The Work of God in Autism

April is Autism Awareness Month.  This month, many people and organizations will work hard to raise awareness, funds for research, and even re-think options for treatment.  Though those things are good, beneficial and necessary, they are not where our focus should primarily be.

We know that autism is on the rise because statistics prove it, and many of us want to know why.  Many of us want to know what precautions to take, but many of us want to know where God is in the midst of this.

John 9 tell us that as Jesus notices a man who was born blind, and His disciples search for the placement of the blame, Jesus assures them there is a greater purpose for this man than being an example of what happens to you if you sin.  “…but this happened so that the work of God might be displayed in his life.” John 9:3

God is in control of every area and part of our lives and though we may wrestle with understanding His sovereignty, we can trust that His will is perfect. (Romans 12:2).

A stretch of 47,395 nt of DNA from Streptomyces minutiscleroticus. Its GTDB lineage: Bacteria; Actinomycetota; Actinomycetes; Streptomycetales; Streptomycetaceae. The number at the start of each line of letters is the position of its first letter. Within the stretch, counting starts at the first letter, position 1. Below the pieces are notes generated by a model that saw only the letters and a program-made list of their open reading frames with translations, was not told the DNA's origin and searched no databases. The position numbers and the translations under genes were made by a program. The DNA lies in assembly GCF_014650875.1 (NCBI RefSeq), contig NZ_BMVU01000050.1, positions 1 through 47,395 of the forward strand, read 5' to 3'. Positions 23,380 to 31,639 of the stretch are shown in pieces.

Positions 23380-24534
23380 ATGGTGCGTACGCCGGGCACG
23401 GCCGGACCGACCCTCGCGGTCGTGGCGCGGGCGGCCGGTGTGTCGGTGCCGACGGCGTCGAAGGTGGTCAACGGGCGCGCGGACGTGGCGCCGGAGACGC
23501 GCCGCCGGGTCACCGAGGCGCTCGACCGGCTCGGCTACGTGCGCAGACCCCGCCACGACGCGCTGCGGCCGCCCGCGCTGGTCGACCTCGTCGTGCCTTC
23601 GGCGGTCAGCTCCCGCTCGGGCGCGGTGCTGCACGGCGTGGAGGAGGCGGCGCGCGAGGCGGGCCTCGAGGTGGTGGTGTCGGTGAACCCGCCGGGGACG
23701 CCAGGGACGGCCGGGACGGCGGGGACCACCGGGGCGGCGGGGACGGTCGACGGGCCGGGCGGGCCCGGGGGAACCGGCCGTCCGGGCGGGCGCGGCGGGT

Romans 8:8 tell us that “…in all things God works for the good of those who love Him, who have been called according to His purpose.”  If God’s works are for the good then the works of God are for our good and His glory.

God’s good works are displayed not just in the lives of those who have visible disabilities or obvious needs, but in all of us who are broken.  We are broken because of sin, maybe our own sin or someone else’s sin that impacted our lives.  We are broken because the world we live in is fallen.  But we should rest in the fact that Jesus came to those who were broken, and He still does today.

He wants us, He loves us, and He will rescue us.  Our physical bodies may not be restored completely here on Earth, but our souls can be by trusting in Jesus as Lord and Savior.

This month, I would ask you to join me in praying for those affected by autism, but let’s not stop there.  Please pray for those who feel that their brokenness keeps them from a personal relationship with Christ.  Pray for those whose brokenness keeps them away from the church and fellowship with other believers.  Pray that as the body of Christ we will be open and share our own personal brokenness, which in turn, would lead others to see and know the greatness of God’s work in our lives.

Pray that we as a church body will be open to loving and serving any and all who need it.  Jesus did.  Jesus does.  We should.

Author: Tracy Obanon

Tracy O’Banon is the Director of STARSS Special Needs Ministry. She has been on staff with us since March 2000. Tracy and her husband Rick have three children, Broden, Bailee, and Brendall. Tracy enjoys spending time with her family, reading, and sports.

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